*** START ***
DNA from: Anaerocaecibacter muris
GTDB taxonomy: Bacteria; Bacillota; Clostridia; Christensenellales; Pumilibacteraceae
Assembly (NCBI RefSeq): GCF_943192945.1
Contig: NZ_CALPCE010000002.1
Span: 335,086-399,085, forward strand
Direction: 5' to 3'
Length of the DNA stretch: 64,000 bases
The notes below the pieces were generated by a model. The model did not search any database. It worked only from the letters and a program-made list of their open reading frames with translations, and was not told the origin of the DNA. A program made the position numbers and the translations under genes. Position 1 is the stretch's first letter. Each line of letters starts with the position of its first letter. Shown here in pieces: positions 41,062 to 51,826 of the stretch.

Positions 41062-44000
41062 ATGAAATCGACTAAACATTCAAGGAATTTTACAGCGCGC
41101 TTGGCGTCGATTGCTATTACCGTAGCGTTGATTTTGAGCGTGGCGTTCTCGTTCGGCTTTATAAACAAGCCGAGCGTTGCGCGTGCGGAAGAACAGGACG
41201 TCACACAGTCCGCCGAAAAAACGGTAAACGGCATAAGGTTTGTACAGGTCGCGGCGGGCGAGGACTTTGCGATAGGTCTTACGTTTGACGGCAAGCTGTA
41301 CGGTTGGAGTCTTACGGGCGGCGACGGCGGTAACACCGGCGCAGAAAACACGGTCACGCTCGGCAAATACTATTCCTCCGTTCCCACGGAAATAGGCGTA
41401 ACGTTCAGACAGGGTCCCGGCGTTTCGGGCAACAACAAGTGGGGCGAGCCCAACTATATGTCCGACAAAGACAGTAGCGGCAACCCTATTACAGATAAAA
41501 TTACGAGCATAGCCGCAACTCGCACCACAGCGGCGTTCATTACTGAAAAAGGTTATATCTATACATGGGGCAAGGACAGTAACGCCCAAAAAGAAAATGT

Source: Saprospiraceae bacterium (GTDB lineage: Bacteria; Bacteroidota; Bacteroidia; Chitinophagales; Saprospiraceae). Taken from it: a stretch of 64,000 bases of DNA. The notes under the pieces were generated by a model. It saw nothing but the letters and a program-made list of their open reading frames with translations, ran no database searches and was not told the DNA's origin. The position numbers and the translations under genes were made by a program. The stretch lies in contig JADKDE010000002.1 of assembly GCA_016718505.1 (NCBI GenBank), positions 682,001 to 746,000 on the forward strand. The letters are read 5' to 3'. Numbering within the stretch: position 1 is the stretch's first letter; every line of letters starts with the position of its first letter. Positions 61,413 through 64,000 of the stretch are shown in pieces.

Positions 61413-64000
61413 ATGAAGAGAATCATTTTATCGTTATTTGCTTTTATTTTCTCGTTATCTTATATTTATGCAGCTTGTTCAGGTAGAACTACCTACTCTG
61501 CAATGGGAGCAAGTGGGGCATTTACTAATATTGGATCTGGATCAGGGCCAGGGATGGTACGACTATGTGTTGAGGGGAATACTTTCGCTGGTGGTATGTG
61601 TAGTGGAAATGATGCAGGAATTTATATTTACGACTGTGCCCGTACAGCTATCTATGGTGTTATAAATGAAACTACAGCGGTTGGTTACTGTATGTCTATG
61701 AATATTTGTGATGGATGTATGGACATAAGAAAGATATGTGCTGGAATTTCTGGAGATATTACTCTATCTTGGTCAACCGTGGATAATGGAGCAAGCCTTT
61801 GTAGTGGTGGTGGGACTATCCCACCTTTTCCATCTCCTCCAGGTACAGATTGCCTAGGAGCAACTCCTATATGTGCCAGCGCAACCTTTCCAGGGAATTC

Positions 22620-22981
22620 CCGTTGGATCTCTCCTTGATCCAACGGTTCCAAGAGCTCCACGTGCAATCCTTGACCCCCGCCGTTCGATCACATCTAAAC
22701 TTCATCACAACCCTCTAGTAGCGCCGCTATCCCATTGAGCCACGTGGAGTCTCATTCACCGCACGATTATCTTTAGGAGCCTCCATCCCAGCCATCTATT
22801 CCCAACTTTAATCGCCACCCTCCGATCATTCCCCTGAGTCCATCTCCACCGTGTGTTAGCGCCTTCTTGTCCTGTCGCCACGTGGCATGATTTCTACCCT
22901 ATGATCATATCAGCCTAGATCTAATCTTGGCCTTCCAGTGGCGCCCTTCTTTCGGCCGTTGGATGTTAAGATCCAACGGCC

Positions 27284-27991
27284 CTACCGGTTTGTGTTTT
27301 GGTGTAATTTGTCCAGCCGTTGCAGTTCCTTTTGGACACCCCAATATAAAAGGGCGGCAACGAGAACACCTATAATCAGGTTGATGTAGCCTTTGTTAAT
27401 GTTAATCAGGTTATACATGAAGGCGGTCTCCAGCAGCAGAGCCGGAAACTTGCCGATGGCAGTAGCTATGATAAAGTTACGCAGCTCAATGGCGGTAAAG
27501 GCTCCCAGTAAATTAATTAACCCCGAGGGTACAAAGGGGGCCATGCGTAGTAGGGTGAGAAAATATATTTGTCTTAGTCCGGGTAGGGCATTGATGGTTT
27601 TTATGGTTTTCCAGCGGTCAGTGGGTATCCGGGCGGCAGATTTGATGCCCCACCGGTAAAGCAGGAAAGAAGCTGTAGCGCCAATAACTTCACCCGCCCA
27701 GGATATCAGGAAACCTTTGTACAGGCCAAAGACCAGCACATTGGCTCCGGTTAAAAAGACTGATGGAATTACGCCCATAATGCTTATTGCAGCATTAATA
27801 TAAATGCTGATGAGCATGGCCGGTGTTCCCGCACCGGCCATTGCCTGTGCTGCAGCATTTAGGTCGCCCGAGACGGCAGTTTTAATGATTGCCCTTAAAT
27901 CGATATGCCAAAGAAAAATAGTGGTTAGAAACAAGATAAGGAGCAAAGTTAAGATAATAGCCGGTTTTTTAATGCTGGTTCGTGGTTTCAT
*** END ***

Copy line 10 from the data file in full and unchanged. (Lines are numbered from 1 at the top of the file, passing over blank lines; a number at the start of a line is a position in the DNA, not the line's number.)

41062 ATGAAATCGACTAAACATTCAAGGAATTTTACAGCGCGC